In this I behold the miracle. Not that a little girl was brought back from the brink of death. Though miraculous that is. Not that a woman was cured of the disease of her body and her exile from her community. Though that, too, is miraculous. Rather the miracle, something seemingly ordinary, is that Jesus comes to us as we are, who we are, where we are. There is no distance too grand, no need too great, no sin too grievous that can keep Jesus from coming to us.

No matter who we are, no matter where we’ve been or where we’re are going, no matter what we’ve said and done or not said and done, no matter how we think and feel about ourselves, today, as we might sing, “Just as I am without one plea…O Lamb of God, I come,” can we hear Jesus singing to us, “Just as you are without one plea, I, the Lamb of God, come to you!”? And can we can say with Paul, “neither death, nor life, nor angels, nor rulers, nor things present, nor things to come, nor powers, nor height, nor depth, nor anything else in all creation…separate us from the love of God in Christ Jesus our Lord”?[3]

If so, then we know that it is our faith in Jesus, our faith in the love of Jesus, our faith in Jesus’ love for us that makes us well.

Illustrations: Jesus Raising Jairus’ Daughter from the Dead, Ilya Repin (1871) and Christ healing the bleeding woman, Catacombs of Rome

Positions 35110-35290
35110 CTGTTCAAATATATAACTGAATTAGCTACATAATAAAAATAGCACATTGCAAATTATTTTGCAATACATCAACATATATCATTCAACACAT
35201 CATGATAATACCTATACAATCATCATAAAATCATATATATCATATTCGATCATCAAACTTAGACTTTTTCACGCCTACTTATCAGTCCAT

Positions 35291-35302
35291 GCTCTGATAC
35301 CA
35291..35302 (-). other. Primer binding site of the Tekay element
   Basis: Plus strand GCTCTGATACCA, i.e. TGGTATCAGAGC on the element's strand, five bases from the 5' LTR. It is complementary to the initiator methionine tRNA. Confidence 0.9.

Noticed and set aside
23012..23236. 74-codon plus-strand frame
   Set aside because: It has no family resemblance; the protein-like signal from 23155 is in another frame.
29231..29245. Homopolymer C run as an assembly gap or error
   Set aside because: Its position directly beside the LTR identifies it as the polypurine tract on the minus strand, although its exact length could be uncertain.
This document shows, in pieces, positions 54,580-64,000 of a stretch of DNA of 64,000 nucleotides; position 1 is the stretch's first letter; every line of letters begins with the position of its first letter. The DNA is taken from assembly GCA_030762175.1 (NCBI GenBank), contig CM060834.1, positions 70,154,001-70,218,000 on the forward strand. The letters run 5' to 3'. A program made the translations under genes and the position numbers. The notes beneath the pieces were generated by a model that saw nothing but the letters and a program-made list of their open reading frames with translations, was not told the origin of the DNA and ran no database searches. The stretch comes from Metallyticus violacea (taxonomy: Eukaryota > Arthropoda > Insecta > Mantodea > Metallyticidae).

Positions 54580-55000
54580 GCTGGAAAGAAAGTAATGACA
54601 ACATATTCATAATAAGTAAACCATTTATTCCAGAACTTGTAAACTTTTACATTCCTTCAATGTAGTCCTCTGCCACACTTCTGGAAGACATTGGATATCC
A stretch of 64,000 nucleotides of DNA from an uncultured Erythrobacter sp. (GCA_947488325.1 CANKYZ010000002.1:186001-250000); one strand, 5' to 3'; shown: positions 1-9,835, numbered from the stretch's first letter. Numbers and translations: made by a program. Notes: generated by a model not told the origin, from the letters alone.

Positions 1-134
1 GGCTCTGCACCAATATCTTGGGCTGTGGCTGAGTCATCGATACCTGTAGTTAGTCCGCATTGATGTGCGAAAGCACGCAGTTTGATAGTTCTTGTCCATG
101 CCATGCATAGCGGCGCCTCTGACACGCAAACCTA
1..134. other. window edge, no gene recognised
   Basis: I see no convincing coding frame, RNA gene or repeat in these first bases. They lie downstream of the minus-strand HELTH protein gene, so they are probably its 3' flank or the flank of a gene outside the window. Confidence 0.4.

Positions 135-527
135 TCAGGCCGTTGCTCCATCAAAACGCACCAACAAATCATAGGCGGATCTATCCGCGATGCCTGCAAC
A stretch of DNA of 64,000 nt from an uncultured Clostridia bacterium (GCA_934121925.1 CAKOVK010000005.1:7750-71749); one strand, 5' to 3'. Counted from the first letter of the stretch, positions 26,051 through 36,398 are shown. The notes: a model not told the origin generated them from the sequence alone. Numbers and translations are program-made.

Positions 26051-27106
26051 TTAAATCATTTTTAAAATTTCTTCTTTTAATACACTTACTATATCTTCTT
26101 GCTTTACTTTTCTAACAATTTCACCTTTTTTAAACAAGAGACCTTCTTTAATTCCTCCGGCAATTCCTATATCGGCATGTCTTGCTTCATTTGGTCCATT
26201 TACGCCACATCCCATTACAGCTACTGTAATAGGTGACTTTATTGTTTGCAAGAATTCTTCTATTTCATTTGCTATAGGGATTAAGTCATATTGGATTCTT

[1] See Leviticus 15.25-27

[2] Mark 10.46-52

[3] Romans 8.38-39

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2 thoughts on “ordinary miracles – a sermon for the 5th Sunday after Pentecost

  1. Thank you Paul for the sermon of Love. Who doesn’t love that word? Especially of the kind you described – unconditional and unconstrained – always and in all ways! WOW!!

    Jesus’ love – I believe we all want that AND that miracle too!! I read this sermon twice because I think I’ve always wondered if you can have more than ONE miracle in your life. As you’re well aware, I believe I’ve already benefited from a miracle in my life recovering from my long illness. If anything else befalls me, I wonder if there are others more worthy than I for a miracle or if I have a second shot at the miracle of life. In any case, I think my faith in and love of Jesus could likely make me well enough to continue to do good things in this life. I’m going to hold on to this sermon, and I hope you don’t see my comments as too self-serving. I always process your sermons in a variety of ways, especially on different days during the week.

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  2. Loretta, I surely understand how you can read a post differently on different days and at different times. I’m the same way in my reading and reflecting. As for the miraculous, yes, I’ve heard you speak of your recovery from your long illness(es) as a miracle. I certainly agree. As for worthiness, I think from a divine point of view, none of us is worthy or deserving or meriting of a miracle. Perhaps, in a real way, if, when the miracle comes, it is the healing itself that makes us worthy – and the worthiness is manifested in the breadth and depth of our sharing this good news with others so to gladden their hearts and lives. This is most definitely what you live to be and to do!